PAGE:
The robot has applications in military reconnaissance, and as a commercial toy. NASA’s Jet Propulsion Laboratory, Pasadena, California Inspection of the International Space Station and other manmade objects in space is difficult because of the microgravity environment. Robots are a promising approach to accomplish these inspection tasks and later repairs, but must be able to maneuver across the surfaces. Because there is no gravity, the robot is at high risk of floating away, necessitating grippers that can adhere to the surface and resist the forces and torques of inspecting and moving on the structure.

Posted in: Briefs

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Passive Mechanism for Maintaining Tension at a Spool to Within a Given Window

This innovation can be used with a vehicle, crane, winch, or boat, or for rock climbing, water skiing, and parasailing. NASA’s Jet Propulsion Laboratory, Pasadena, California During any winding or unwinding action, a tether may experience unexpected changes in tension. For example, the load being wound could become stuck and stop moving, causing the tension in the line to suddenly become extremely high. Alternatively, the load could slip, causing a lack of tension, or slack, in the line. Both of these scenarios can be harmful to neatly winding a spool in a tightly packed pattern. Excessive tension can cause one layer of line to become lodged in a layer below it and jammed. Too low of tension can cause the line on the spool to partially unravel and cause disorganized spooling. A novel mechanism utilizes the tension in the line and springs to hold a pulley between friction pads and a ratcheting mechanism to keep the tension at the spool within a particular window.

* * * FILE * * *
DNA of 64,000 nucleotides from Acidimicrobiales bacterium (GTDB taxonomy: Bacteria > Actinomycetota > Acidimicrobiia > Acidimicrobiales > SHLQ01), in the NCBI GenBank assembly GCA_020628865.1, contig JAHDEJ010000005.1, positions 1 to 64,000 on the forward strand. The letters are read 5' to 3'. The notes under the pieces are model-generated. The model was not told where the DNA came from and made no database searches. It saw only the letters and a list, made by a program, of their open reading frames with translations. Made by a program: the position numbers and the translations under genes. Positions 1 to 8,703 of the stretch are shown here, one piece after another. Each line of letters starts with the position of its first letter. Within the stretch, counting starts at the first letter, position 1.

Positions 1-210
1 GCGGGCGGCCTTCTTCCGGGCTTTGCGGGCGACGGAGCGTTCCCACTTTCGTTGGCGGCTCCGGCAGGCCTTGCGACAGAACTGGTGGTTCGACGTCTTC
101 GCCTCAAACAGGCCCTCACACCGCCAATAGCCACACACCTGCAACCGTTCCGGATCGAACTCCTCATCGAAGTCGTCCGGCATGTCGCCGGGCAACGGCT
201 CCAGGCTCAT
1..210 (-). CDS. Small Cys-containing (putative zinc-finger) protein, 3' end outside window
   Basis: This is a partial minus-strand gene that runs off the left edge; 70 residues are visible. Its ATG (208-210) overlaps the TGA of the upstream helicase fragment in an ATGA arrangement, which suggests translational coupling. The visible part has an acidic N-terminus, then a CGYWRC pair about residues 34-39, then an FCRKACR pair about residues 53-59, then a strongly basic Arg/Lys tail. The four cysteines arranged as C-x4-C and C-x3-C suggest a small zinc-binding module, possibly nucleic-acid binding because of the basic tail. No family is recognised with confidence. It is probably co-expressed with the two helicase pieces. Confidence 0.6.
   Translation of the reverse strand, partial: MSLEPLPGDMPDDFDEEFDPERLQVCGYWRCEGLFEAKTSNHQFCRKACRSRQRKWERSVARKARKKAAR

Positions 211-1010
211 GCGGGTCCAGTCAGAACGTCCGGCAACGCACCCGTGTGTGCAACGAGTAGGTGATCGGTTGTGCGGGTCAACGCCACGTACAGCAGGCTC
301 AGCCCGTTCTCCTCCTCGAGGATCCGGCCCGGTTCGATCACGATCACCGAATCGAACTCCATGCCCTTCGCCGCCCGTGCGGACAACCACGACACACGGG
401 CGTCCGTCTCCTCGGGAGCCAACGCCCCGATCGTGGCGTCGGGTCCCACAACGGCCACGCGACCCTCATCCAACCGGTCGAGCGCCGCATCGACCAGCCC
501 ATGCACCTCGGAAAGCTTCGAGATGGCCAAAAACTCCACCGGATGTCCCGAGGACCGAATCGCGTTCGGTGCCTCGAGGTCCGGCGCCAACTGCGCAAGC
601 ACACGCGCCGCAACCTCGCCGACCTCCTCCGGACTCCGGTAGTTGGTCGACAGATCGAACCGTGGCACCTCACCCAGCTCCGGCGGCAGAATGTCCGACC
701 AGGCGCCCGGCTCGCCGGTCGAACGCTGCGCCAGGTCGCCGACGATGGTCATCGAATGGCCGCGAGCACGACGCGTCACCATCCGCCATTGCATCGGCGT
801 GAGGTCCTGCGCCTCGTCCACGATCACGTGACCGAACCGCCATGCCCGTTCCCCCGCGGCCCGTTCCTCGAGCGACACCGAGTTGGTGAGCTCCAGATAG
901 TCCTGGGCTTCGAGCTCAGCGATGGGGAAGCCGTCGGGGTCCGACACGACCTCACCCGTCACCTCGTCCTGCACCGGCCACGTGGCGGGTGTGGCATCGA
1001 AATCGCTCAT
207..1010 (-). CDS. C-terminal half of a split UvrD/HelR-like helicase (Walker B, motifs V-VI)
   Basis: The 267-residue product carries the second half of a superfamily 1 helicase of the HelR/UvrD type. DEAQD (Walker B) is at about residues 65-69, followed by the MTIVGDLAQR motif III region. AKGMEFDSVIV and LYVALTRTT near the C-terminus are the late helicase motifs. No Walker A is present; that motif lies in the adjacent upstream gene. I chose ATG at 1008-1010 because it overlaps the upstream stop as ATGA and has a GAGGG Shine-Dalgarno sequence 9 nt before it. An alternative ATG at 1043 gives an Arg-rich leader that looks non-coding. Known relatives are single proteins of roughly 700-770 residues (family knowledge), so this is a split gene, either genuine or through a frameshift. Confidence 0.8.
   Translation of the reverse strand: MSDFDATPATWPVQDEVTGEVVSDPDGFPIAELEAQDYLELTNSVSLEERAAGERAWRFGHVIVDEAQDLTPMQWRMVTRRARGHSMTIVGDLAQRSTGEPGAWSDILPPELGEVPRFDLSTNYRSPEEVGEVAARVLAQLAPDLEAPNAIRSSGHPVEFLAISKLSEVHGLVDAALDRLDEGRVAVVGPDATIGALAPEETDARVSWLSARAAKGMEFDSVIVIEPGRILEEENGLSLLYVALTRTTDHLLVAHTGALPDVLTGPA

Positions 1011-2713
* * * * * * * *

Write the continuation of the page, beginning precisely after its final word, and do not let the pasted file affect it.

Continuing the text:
Posted in: Briefs, TSP

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Aluminum Gas Tungsten Arc Orbital Tube Welding